12 July 2012 17:39 [Source: ICIS news]
LONDON (ICIS)--Poland is considering a further consolidation of the country's chemical industry around Zaklady Azoty Tarnow (ZAT) as an alternative to accepting bids for ZAT and fellow Polish chemical group Zaklady Azotowe Pulawy (ZAP), the Polish treasury minister said on Thursday.
The ministry was continuing to consider a bid for ZAP from Polish synthetic rubber producer Synthos, and to oppose an offer for ZAT from Russian mineral fertilizer producer Acron Group, but it was also seriously studying the option of merging ZAP into the ZAT group, he added.
“We desire that ZAT should be at the centre of the consolidation of the Polish chemical industry,” said Mikolaj Budzanowski.
The merger scenario has been under discussion among chemical industry analysts for several days since news of it leaked.
A combination of the two groups could solve the dilemmas of the ZAT and ZAP management boards, which are opposed to the Acron and Synthos bids, respectively.
However, Prague-based investment bank Wood & Company has cautioned that competition regulators may be alarmed that such a merger would create a fertilizer giant that would dominate the domestic market.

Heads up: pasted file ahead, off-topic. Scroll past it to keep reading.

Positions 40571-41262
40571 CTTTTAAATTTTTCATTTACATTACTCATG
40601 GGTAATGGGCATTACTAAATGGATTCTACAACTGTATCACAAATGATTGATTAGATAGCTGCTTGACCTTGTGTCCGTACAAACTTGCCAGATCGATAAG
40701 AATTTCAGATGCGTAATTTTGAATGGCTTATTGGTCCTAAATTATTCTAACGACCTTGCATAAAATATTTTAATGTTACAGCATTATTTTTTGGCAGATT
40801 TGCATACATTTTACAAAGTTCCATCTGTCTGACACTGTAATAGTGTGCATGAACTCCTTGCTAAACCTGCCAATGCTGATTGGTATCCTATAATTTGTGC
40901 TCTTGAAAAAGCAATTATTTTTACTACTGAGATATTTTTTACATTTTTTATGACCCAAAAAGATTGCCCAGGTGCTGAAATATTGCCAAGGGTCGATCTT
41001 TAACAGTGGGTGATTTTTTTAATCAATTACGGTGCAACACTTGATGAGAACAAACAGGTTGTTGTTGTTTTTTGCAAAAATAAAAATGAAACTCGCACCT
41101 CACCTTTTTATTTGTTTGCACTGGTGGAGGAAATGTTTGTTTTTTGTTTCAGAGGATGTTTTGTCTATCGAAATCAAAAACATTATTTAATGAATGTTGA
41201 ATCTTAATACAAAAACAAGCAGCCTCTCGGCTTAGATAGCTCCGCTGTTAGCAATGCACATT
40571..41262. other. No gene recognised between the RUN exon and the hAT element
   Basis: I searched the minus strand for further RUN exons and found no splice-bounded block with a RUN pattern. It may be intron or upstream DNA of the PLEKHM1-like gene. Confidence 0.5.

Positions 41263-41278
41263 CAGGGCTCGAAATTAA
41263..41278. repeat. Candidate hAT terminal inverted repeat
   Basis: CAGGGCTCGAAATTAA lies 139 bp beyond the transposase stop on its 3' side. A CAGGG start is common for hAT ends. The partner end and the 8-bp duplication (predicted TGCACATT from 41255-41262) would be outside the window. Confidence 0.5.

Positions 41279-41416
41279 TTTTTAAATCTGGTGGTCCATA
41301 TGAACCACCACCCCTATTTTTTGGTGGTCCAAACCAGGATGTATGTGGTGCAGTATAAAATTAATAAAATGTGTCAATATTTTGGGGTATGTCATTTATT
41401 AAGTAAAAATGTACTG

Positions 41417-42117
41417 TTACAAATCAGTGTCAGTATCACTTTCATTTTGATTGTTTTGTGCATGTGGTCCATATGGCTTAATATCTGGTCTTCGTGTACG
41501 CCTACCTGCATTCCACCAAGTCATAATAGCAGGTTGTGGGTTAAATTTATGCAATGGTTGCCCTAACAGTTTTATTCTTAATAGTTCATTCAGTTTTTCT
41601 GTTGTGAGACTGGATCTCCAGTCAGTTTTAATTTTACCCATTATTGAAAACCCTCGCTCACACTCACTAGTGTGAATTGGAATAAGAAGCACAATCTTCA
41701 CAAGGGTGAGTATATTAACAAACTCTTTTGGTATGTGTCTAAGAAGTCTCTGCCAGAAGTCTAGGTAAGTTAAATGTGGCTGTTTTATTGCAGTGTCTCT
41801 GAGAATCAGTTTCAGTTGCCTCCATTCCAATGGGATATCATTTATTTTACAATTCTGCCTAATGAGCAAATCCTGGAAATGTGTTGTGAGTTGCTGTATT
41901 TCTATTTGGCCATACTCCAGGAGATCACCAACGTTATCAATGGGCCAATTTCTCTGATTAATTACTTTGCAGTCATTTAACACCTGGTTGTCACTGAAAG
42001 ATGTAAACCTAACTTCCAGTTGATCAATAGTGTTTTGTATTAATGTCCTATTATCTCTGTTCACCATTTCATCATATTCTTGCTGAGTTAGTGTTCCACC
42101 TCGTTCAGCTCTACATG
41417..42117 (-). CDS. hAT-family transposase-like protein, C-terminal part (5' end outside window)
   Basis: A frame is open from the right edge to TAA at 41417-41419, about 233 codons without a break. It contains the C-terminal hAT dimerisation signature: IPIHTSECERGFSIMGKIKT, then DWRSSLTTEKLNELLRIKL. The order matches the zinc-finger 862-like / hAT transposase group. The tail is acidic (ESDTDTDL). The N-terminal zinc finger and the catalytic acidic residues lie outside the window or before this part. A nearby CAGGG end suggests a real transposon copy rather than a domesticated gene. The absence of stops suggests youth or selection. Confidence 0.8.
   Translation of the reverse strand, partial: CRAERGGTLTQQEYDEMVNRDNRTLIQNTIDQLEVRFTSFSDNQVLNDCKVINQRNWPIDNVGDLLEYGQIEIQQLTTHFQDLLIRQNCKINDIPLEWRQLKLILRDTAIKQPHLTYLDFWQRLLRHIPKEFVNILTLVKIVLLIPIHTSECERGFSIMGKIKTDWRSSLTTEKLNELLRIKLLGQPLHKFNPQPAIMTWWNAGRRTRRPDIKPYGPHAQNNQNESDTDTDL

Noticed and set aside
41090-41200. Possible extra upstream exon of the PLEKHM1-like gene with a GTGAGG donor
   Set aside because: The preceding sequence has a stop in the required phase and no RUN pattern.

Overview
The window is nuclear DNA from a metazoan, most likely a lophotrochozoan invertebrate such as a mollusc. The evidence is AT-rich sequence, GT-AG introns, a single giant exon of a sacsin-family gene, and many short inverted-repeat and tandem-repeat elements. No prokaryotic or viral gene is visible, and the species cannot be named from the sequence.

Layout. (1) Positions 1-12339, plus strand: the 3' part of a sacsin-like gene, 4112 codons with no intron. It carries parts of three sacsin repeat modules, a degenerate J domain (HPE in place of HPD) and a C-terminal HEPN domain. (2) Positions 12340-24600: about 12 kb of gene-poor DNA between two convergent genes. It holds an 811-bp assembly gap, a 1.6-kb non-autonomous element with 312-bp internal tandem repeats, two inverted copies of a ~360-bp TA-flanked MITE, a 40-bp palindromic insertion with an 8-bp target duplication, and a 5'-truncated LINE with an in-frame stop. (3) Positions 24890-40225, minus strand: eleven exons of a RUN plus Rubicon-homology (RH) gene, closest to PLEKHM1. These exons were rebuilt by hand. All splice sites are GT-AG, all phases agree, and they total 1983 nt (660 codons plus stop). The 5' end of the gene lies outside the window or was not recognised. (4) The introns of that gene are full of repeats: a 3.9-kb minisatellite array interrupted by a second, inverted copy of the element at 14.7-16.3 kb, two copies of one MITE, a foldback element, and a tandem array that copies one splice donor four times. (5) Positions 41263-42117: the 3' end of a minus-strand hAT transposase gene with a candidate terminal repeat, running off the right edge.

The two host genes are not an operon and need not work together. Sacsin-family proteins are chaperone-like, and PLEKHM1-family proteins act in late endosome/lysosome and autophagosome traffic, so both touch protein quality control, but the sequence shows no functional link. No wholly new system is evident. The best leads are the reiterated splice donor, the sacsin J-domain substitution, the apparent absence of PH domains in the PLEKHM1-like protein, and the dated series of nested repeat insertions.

Regulators might only give their assent to the merging of the two companies if they looked at the fertilizer market from the European, rather than solely the Polish, perspective, it added.
ZAP is a producer of fertilizers, melamine and caprolactam, while the product range of ZAT which, with treasury backing, has in the past two years taken over fellow state-controlled chemical producers Zaklady Chemiczne Police (ZChP) and Zaklady Azotowe Kedzierzyn (ZAK), includes fertilizers, caprolactam, nylon 6 (or polyamide 6), oxo-alcohols, plasticisers and titanium dioxide (TiO2).
Under current treasury ministry policy, the remaining state-held chemical industry assets in Poland should be consolidated before being sold off, before the end of 2013 if it proves possible.
Earlier on Thursday, Synthos, in a move aimed at persuading the treasury ministry to sell it the 50.67% state stake in ZAP, said it would provide ministers with a written pledge that should it gain control of ZAP it would not sell on its shares in the company for at least five years.
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